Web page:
On August 25, 2010, the Federal Energy Regulatory Commission ("FERC") and the State of Colorado signed a Memorandum of Understanding ("MOU") which could lead to simplified procedures and regulations for authorizing small-scale hydropower development in Colorado.  Although traditional hydropower has not seen significant new development in recent years, interest in small, low-impact projects is on the rise across the country.

In Colorado, federal surveys have identified several hundred potential small-scale hydropower projects under five megawatts (5 MW), which could have a combined capacity of more than 1,400 MW.  These new projects, if developed, could provide a needed boost for the state: on March 22, 2010, Colorado again increased its Renewable Energy Standard, requiring investor-owned utilities to procure 30% of their total retail sales from renewable resources by 2020. 

Under the MOU, "Colorado proposes to implement a pilot program to identify and test opportunities to simplify and streamline procedures and regulations for authorizing small scale hydropower projects in an environmentally sound manner."  The pilot process would require the State to prescreen projects to ensure that they qualify for either of the two exemptions from FERC’s licensing provisions under Part I of the Federal Power Act: (1) the conduit exemption and (2) the 5 MW exemption.  While only facilities being added to existing infrastructure will qualify for the pilot program, the benefits for those projects are marked.  So long as Colorado state and federal resource agencies and any affected Indian tribe waive compliance with the consultation requirements of 18 CFR section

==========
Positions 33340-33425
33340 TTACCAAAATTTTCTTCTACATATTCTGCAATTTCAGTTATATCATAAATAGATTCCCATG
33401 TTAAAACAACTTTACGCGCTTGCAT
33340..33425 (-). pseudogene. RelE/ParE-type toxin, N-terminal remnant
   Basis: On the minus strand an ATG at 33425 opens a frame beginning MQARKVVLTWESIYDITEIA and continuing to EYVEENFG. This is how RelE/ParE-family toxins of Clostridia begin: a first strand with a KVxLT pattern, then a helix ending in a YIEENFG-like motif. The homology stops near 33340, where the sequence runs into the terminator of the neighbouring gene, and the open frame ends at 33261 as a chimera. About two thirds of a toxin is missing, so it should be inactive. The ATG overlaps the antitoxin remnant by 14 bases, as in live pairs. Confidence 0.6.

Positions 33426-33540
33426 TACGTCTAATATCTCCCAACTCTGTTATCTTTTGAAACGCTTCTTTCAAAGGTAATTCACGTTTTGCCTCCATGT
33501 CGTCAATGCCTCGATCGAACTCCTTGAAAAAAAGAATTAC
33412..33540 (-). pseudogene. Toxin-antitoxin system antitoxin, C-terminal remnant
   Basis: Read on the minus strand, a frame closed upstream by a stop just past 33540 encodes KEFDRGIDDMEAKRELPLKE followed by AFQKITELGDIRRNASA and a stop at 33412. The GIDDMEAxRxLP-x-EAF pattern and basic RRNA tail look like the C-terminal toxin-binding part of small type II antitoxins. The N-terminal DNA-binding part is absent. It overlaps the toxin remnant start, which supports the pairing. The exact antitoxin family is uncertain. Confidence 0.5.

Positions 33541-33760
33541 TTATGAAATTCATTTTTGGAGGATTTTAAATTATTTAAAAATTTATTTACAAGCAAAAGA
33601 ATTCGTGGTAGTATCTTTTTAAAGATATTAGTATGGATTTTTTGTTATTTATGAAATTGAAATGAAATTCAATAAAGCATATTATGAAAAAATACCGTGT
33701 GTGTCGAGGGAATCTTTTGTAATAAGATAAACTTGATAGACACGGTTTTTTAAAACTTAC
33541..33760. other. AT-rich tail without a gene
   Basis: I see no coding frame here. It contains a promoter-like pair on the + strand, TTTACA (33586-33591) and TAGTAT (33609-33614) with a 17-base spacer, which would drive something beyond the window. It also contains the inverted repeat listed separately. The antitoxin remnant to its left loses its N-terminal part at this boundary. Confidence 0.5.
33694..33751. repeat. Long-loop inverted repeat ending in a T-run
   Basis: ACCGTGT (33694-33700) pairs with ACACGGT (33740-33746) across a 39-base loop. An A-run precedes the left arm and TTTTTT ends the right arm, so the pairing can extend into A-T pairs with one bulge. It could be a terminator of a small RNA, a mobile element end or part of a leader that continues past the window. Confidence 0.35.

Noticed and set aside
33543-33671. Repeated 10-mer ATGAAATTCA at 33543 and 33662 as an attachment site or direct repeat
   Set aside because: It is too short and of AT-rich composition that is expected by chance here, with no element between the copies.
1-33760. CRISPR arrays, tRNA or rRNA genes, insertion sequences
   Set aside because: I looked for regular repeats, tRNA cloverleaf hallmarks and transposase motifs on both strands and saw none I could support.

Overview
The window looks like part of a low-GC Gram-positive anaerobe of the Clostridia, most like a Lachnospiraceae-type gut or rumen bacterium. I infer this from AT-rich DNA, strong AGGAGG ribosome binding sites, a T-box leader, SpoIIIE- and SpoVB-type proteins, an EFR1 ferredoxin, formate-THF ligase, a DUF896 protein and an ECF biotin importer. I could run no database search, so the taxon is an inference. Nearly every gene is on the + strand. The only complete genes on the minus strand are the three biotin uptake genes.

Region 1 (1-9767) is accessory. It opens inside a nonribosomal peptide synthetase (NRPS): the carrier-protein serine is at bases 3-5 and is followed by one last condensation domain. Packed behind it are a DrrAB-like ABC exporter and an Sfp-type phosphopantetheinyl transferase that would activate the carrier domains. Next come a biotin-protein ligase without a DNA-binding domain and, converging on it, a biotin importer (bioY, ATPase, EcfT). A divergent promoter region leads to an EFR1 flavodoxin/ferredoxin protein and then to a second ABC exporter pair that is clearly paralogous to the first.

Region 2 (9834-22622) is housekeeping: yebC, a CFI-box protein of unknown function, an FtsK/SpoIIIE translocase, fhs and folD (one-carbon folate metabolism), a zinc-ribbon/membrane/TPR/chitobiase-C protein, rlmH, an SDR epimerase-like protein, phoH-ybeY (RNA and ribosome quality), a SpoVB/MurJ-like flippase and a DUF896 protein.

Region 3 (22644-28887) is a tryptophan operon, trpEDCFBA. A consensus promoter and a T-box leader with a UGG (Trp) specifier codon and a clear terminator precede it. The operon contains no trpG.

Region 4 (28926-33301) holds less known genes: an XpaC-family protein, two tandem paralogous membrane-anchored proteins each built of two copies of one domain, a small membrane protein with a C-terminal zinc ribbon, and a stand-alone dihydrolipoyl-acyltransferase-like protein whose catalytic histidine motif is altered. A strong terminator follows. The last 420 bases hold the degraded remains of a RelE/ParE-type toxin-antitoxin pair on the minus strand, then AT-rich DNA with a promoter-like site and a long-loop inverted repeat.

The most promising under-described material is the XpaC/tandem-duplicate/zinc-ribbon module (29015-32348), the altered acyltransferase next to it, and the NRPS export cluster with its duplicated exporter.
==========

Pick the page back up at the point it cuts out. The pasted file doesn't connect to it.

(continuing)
§4.38(e) for a project prescreened by the State, FERC will waive the first and second stages of consultation in 18 CFR sections 4.38(b) and (c).  The pilot program will continue until 20 projects have gone through the program.

While FERC’s offer to waive consultation may be considered a symbolic gesture because it is conditioned on a "first move" by the State and other federal agencies, the MOU still represents an effort by the agency to develop innovative ways to streamline new, small-scale hydropower development in Colorado. 

NOTE: Nothing in the MOU prevents a developer from proceeding through the traditional FERC licensing and exclusion process outside of the pilot program.